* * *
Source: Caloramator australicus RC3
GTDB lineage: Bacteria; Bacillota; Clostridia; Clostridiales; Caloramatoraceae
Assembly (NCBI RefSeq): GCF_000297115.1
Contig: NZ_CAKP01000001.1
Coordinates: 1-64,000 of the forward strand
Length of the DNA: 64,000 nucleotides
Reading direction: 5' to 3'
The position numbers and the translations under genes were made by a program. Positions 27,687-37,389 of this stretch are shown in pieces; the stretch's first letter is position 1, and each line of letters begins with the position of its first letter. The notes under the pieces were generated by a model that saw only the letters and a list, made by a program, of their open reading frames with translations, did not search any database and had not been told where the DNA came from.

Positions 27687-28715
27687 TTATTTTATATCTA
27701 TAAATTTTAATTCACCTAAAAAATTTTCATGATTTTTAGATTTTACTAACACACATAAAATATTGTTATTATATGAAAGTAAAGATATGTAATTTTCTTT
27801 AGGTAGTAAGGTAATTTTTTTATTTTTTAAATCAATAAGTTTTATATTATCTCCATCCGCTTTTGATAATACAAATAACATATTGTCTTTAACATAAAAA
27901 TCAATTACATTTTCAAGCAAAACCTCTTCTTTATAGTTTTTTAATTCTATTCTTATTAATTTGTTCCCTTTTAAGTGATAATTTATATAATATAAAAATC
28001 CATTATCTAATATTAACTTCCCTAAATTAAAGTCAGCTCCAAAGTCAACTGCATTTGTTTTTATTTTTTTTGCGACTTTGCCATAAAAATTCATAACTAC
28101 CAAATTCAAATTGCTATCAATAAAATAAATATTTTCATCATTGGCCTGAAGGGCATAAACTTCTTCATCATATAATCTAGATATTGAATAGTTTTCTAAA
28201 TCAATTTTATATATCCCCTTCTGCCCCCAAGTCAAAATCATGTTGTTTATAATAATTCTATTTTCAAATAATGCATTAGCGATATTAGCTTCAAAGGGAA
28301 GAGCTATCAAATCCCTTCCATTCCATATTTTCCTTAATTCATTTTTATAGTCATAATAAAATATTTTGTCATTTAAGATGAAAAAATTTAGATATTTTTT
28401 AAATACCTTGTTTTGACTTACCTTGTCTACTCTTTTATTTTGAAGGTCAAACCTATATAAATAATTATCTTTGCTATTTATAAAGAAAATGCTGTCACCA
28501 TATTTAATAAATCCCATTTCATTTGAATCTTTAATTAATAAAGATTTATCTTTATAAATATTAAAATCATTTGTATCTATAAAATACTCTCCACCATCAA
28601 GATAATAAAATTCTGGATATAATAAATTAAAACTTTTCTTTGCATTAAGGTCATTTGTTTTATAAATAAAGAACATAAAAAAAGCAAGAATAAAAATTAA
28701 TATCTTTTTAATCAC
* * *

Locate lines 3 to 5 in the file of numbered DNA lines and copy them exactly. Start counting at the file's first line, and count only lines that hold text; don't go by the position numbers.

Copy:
Assembly (NCBI RefSeq): GCF_000297115.1
Contig: NZ_CAKP01000001.1
Coordinates: 1-64,000 of the forward strand